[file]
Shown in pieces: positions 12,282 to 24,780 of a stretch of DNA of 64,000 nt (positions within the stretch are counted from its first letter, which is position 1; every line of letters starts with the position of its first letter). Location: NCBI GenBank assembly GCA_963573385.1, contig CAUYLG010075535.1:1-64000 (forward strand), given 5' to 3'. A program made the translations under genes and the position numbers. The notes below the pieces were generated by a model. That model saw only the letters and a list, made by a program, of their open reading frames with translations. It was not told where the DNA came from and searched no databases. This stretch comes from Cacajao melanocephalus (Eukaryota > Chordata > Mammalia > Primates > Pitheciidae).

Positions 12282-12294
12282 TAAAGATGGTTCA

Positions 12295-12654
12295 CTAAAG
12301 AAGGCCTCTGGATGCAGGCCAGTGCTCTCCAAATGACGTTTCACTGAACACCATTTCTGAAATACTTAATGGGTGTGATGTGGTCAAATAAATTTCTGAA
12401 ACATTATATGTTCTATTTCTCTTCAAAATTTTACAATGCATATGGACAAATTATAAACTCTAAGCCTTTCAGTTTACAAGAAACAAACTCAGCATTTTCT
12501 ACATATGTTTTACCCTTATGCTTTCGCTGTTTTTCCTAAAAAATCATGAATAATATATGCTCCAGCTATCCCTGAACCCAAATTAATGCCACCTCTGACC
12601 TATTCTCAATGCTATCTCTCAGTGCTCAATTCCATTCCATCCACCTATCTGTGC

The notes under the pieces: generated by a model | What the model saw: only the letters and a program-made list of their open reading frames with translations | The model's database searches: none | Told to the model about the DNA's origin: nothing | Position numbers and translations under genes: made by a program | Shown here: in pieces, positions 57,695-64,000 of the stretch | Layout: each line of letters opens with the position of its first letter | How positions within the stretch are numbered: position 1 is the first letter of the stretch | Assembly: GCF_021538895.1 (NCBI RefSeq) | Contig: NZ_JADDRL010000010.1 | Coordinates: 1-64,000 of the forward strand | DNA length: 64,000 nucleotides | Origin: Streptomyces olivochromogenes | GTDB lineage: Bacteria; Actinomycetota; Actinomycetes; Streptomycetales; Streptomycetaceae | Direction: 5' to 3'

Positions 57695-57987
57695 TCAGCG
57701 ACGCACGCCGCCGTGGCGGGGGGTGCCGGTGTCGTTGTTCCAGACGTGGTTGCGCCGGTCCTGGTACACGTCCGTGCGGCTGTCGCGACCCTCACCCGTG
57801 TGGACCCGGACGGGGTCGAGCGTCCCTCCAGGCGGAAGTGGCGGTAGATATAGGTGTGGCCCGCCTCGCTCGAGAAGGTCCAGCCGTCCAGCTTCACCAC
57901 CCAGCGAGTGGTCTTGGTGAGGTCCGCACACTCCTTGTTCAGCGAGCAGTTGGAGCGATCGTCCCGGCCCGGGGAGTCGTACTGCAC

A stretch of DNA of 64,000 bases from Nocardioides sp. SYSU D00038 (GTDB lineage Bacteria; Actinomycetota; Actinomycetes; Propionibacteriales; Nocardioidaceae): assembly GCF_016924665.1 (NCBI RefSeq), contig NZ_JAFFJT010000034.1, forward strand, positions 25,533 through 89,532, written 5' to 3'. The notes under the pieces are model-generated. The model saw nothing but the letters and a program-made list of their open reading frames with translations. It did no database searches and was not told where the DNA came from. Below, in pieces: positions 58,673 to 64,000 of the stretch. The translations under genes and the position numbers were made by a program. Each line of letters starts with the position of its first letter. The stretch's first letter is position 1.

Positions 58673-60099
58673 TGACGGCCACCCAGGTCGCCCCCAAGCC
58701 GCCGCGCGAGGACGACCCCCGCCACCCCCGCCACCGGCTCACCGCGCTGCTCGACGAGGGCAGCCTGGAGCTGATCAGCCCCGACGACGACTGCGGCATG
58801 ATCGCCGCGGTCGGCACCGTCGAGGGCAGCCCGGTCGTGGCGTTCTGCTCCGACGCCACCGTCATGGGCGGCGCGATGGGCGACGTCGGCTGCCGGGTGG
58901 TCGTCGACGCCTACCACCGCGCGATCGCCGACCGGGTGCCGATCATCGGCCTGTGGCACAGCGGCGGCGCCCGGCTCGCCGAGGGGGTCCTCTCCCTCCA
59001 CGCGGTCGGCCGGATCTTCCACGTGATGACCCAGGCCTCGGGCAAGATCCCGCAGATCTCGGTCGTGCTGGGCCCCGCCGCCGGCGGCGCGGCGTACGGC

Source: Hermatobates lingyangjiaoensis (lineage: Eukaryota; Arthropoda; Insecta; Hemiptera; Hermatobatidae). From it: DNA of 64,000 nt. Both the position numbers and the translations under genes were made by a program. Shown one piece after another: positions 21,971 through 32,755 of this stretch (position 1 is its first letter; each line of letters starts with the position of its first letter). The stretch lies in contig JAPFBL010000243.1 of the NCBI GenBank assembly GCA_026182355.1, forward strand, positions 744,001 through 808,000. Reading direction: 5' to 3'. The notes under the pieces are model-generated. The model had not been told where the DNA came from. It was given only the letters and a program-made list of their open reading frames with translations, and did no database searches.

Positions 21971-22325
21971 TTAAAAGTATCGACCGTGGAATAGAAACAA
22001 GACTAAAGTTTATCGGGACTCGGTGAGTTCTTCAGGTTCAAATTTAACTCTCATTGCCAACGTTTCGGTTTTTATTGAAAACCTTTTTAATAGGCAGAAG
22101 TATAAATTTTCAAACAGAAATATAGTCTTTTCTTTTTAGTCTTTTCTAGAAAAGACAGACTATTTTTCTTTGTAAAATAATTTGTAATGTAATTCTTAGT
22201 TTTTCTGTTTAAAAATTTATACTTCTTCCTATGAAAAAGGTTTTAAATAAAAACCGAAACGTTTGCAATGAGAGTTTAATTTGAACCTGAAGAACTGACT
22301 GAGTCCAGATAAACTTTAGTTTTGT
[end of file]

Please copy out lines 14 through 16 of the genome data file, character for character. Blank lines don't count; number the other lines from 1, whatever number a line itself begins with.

57801 TGGACCCGGACGGGGTCGAGCGTCCCTCCAGGCGGAAGTGGCGGTAGATATAGGTGTGGCCCGCCTCGCTCGAGAAGGTCCAGCCGTCCAGCTTCACCAC
57901 CCAGCGAGTGGTCTTGGTGAGGTCCGCACACTCCTTGTTCAGCGAGCAGTTGGAGCGATCGTCCCGGCCCGGGGAGTCGTACTGCAC

A stretch of DNA of 64,000 bases from Nocardioides sp. SYSU D00038 (GTDB lineage Bacteria; Actinomycetota; Actinomycetes; Propionibacteriales; Nocardioidaceae): assembly GCF_016924665.1 (NCBI RefSeq), contig NZ_JAFFJT010000034.1, forward strand, positions 25,533 through 89,532, written 5' to 3'. The notes under the pieces are model-generated. The model saw nothing but the letters and a program-made list of their open reading frames with translations. It did no database searches and was not told where the DNA came from. Below, in pieces: positions 58,673 to 64,000 of the stretch. The translations under genes and the position numbers were made by a program. Each line of letters starts with the position of its first letter. The stretch's first letter is position 1.